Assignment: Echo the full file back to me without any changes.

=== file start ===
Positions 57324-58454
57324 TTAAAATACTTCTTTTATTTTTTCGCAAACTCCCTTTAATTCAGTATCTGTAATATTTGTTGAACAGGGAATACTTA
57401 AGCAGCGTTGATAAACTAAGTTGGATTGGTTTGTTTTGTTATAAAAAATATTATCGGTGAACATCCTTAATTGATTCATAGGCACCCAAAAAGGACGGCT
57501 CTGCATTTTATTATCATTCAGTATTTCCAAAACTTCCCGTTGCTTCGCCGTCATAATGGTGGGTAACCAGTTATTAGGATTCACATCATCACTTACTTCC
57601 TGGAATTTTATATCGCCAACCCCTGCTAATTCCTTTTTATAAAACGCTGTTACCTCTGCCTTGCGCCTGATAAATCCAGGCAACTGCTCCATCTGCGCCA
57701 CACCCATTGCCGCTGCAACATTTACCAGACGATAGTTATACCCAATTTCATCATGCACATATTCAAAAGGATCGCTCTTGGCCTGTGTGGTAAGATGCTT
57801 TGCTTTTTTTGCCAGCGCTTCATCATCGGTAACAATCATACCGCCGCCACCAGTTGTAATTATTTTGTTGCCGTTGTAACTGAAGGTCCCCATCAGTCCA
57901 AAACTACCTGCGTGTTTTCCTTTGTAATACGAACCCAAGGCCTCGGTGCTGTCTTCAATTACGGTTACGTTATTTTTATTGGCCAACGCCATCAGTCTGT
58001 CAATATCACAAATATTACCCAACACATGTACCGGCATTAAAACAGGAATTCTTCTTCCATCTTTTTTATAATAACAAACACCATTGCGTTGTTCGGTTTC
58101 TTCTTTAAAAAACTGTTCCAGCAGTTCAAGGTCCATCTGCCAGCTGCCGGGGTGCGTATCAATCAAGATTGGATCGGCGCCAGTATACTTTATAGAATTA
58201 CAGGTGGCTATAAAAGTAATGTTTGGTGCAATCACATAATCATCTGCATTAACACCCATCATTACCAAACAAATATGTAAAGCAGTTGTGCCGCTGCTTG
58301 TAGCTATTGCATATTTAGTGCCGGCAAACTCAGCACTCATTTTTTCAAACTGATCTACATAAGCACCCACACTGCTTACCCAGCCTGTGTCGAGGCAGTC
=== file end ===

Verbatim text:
Positions 57324-58454
57324 TTAAAATACTTCTTTTATTTTTTCGCAAACTCCCTTTAATTCAGTATCTGTAATATTTGTTGAACAGGGAATACTTA
57401 AGCAGCGTTGATAAACTAAGTTGGATTGGTTTGTTTTGTTATAAAAAATATTATCGGTGAACATCCTTAATTGATTCATAGGCACCCAAAAAGGACGGCT
57501 CTGCATTTTATTATCATTCAGTATTTCCAAAACTTCCCGTTGCTTCGCCGTCATAATGGTGGGTAACCAGTTATTAGGATTCACATCATCACTTACTTCC
57601 TGGAATTTTATATCGCCAACCCCTGCTAATTCCTTTTTATAAAACGCTGTTACCTCTGCCTTGCGCCTGATAAATCCAGGCAACTGCTCCATCTGCGCCA
57701 CACCCATTGCCGCTGCAACATTTACCAGACGATAGTTATACCCAATTTCATCATGCACATATTCAAAAGGATCGCTCTTGGCCTGTGTGGTAAGATGCTT
57801 TGCTTTTTTTGCCAGCGCTTCATCATCGGTAACAATCATACCGCCGCCACCAGTTGTAATTATTTTGTTGCCGTTGTAACTGAAGGTCCCCATCAGTCCA
57901 AAACTACCTGCGTGTTTTCCTTTGTAATACGAACCCAAGGCCTCGGTGCTGTCTTCAATTACGGTTACGTTATTTTTATTGGCCAACGCCATCAGTCTGT
58001 CAATATCACAAATATTACCCAACACATGTACCGGCATTAAAACAGGAATTCTTCTTCCATCTTTTTTATAATAACAAACACCATTGCGTTGTTCGGTTTC
58101 TTCTTTAAAAAACTGTTCCAGCAGTTCAAGGTCCATCTGCCAGCTGCCGGGGTGCGTATCAATCAAGATTGGATCGGCGCCAGTATACTTTATAGAATTA
58201 CAGGTGGCTATAAAAGTAATGTTTGGTGCAATCACATAATCATCTGCATTAACACCCATCATTACCAAACAAATATGTAAAGCAGTTGTGCCGCTGCTTG
58301 TAGCTATTGCATATTTAGTGCCGGCAAACTCAGCACTCATTTTTTCAAACTGATCTACATAAGCACCCACACTGCTTACCCAGCCTGTGTCGAGGCAGTC